In Lent we are refusing the false dichotomies, the short cuts, and the cheap thrills of the Divider. We are saying “yes” to God, and saying “yes” to God’s gifts. We are saying “God, I want you now, and I really like chocolate and beer and all that good stuff, but I am willing to wait for it in your time, and in your way.” (And you know what? Chocolate tastes so much better when it comes as a gift and not something grasped. And it’s the same way with sex, with power, with health, and with everything else God has made.)

Don’t choose between God and God’s good gifts. Say “yes” to both, and wait for the gifts in God’s good time.

What God has joined together, let no one divide.




Let It Slide (Everything But Christ)

The following is an article I wrote for the newsletter of my church.

Last night while driving home to Dallas I got a call from a dear parishioner who is struggling mightily with a personal situation. “Father, Matt,” he said through the tears, “you are my only friend. I need to talk to you.”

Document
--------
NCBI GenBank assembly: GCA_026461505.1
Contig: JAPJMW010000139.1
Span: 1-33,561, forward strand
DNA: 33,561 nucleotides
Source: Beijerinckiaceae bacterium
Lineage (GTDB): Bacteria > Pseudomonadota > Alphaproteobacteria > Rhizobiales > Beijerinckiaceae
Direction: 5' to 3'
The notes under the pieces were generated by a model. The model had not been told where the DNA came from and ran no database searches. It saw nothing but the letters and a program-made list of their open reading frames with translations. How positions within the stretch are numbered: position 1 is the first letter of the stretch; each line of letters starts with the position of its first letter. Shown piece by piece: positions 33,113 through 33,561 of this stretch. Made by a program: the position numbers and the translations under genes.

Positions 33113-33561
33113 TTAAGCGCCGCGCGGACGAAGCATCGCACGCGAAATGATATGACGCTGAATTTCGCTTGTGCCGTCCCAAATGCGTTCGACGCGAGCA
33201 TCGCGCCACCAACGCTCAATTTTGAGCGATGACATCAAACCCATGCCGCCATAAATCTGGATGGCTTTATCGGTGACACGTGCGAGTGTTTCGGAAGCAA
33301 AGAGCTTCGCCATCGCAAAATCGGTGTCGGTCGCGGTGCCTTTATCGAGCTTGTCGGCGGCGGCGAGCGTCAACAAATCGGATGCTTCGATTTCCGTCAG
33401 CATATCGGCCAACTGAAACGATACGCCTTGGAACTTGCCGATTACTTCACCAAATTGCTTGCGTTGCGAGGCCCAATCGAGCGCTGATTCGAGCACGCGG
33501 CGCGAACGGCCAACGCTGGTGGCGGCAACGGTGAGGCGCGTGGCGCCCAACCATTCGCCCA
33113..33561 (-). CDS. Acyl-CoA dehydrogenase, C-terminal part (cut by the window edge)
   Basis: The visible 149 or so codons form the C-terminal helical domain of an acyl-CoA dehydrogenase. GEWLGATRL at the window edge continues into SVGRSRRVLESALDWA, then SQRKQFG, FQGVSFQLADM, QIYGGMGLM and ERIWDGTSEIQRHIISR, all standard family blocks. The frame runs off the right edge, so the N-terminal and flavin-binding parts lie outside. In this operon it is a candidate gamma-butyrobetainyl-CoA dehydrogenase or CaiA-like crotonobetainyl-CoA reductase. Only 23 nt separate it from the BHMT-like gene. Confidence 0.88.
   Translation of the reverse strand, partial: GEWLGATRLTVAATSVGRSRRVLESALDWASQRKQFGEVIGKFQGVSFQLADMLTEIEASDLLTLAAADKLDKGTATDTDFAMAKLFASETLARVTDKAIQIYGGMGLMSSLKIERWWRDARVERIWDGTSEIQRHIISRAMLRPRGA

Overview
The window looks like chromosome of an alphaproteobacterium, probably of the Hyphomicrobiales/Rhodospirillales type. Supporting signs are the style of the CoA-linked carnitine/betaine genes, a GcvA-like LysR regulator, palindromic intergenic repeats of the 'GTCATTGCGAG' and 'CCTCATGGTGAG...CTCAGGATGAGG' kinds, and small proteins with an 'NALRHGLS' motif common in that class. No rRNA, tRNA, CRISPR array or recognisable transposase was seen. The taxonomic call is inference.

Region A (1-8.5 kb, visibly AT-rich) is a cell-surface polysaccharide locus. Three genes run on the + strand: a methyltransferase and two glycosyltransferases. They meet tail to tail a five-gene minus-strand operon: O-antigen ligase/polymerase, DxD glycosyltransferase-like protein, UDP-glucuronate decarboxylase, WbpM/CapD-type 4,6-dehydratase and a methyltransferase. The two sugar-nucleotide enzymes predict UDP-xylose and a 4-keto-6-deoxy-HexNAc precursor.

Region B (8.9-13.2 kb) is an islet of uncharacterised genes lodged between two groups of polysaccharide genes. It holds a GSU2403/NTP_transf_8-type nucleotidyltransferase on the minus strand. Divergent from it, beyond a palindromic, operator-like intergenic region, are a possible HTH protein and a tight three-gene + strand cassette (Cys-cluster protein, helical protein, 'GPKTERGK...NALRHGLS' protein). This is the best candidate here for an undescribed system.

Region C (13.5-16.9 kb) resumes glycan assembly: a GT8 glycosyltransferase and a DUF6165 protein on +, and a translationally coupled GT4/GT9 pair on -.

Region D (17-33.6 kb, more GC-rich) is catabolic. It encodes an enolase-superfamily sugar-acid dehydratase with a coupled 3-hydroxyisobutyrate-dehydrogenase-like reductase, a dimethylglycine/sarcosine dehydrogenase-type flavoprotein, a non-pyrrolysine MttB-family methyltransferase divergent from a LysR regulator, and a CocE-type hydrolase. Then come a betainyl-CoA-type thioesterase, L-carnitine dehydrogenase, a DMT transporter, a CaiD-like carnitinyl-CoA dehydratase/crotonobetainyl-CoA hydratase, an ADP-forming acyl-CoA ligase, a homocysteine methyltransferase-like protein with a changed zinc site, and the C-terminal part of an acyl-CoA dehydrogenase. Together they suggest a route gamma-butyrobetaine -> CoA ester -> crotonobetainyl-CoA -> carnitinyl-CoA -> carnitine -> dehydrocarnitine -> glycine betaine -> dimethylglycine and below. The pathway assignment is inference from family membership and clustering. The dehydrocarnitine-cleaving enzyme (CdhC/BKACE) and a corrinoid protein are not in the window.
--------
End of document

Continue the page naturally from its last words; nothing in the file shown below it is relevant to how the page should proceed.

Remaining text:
Now, last Sunday in the nave I preached a sermon based on Jesus’ interaction with the rich man in Mark 10. Jesus, the Great Diagnostician, immediately and astutely puts his finger on the one thing which is keeping this law keeper out of the Kingdom. For this man, the barrier happens to be money. His money is the thing, the idol, the “precious,” which is displacing the “one thing needful,” the Lord Jesus Christ, from the center of his life.

In the face of all this, Jesus lovingly (Mark is at pains to point out) looks at him and calls him to let his money slide. Just let it slide. For me the tragedy of this story is that, given the opportunity for true freedom, this law keeping rich man walks away in bondage. He is unable to the let the Lord of the Whirlwind turn his life upside down, thereby restoring true order to his life.

He is unable to let Jesus center and structure his life. He does not understand what our Old Testament less from Amos last Sunday says: “Seek the Lord and live.” He does not understand that God’s ways are the best ways because we were designed to “run” on God, like a car is built to run on gasoline (not chocolate milk). He fails to see that when we “seek the morning star,” to quote CS Lewis, we get “all things thrown in” like a gift.[1] Gifts, which are free, are given to (and by) free men & women, but this man walks away from Jesus in bondage.